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Sometimes things happen in our lives that are very painful. A parent may have been abusive, a partner, unfaithful, a good friend may have betrayed us in some way. These kinds of things can shatter our lives. They are very difficult experiences to recover from and some people never do recover completely.
There are also other things that happen in our livesexperiences that are not quite as devastating but are also a source of hurt. For example, a supervisor gave you a poor performance evaluation, your child said something nasty to you in anger, your colleague invited everyone over for a social evening and you did not get invited. These kinds of things do happen sometimes and they can be quite painful.
So, the big question is, what do we do with those painful and hurtful feelings?
Before we answer that question, read the following statements about forgiveness.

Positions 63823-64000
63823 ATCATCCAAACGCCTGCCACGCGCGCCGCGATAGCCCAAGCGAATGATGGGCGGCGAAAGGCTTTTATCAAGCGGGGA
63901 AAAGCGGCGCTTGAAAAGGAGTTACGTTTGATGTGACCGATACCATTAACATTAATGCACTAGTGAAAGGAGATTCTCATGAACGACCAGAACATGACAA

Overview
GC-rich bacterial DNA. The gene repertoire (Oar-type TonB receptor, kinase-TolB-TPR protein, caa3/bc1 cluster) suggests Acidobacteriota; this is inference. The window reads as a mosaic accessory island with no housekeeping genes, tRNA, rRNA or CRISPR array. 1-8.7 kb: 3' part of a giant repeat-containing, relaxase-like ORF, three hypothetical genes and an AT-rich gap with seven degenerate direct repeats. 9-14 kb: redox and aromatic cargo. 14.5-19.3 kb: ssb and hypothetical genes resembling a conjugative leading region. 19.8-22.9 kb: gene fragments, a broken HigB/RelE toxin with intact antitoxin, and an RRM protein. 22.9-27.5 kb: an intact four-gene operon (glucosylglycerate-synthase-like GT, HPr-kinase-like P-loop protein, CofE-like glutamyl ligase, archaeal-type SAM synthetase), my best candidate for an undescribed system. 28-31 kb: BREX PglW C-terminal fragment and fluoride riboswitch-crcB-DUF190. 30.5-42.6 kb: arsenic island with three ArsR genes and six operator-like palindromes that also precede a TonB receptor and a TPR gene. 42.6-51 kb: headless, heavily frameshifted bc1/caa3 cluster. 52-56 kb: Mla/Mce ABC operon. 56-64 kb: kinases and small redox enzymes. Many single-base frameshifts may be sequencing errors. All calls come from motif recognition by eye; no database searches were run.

- Forgiveness is the experience of peace and understanding that can be felt in the present moment.
- Forgiveness does not mean forgetting or denying that painful things occurred.
- Forgiveness is the powerful assertion that bad things will not ruin your today even though they may have spoiled your past. (Luskin, 2002, p.7)
There seem to be two main ideas within these statements about what forgiveness is:
First, forgiveness is an internal statea feeling inside yourself that you arrive at through a process, and that process does not involve denying or minimizing the hurt that you suffered!
Second, that there is an element of conscious choice involved in the process of forgiveness.